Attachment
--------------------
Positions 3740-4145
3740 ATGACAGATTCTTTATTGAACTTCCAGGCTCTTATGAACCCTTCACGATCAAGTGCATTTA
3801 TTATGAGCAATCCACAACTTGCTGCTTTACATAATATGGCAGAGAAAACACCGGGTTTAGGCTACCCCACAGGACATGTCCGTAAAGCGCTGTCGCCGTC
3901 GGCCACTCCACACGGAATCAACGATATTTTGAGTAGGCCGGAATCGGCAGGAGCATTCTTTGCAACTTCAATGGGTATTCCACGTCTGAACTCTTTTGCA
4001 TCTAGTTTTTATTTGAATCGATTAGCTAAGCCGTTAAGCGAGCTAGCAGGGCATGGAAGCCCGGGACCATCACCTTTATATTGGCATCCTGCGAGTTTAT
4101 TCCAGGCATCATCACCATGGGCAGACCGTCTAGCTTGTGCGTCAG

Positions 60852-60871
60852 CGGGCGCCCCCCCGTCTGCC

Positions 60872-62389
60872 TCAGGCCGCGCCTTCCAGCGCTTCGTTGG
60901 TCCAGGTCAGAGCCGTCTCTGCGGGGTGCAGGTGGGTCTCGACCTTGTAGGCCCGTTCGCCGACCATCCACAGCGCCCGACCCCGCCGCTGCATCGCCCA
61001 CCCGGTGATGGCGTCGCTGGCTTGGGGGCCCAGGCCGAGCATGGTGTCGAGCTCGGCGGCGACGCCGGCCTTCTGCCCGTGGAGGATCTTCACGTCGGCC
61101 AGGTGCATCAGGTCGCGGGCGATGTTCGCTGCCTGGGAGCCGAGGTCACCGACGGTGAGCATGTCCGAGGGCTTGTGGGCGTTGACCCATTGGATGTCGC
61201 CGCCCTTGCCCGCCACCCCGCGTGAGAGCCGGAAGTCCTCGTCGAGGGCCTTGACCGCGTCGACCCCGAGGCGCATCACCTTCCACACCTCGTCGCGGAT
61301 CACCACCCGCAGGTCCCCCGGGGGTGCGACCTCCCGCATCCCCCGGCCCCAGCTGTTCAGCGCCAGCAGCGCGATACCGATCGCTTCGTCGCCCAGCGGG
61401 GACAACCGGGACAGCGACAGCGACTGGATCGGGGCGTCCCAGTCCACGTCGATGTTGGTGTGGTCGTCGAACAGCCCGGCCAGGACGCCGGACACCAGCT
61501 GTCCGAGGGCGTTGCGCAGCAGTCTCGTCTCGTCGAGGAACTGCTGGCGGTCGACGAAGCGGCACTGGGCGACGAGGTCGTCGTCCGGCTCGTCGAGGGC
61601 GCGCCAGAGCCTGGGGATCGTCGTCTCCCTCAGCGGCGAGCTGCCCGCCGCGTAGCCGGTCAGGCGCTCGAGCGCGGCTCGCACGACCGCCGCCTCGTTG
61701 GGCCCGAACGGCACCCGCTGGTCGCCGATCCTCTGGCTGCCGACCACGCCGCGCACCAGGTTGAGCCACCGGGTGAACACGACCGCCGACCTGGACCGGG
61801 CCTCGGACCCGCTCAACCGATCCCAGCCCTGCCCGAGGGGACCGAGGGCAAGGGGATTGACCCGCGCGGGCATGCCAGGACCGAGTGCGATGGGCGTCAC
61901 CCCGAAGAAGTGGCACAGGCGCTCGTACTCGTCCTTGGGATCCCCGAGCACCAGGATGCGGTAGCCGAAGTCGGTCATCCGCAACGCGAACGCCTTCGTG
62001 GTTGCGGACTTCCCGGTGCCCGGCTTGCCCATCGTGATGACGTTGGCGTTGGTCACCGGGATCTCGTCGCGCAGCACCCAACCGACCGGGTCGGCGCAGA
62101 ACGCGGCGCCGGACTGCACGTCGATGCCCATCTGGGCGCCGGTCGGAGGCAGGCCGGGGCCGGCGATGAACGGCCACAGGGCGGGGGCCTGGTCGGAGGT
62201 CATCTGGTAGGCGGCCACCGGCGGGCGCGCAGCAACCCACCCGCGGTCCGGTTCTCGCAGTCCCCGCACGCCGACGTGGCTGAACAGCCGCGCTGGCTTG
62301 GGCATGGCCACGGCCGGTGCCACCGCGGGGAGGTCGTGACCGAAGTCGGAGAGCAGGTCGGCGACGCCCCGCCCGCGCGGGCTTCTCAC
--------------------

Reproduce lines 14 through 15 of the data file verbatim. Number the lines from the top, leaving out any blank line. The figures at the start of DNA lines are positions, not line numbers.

61201 CGCCCTTGCCCGCCACCCCGCGTGAGAGCCGGAAGTCCTCGTCGAGGGCCTTGACCGCGTCGACCCCGAGGCGCATCACCTTCCACACCTCGTCGCGGAT
61301 CACCACCCGCAGGTCCCCCGGGGGTGCGACCTCCCGCATCCCCCGGCCCCAGCTGTTCAGCGCCAGCAGCGCGATACCGATCGCTTCGTCGCCCAGCGGG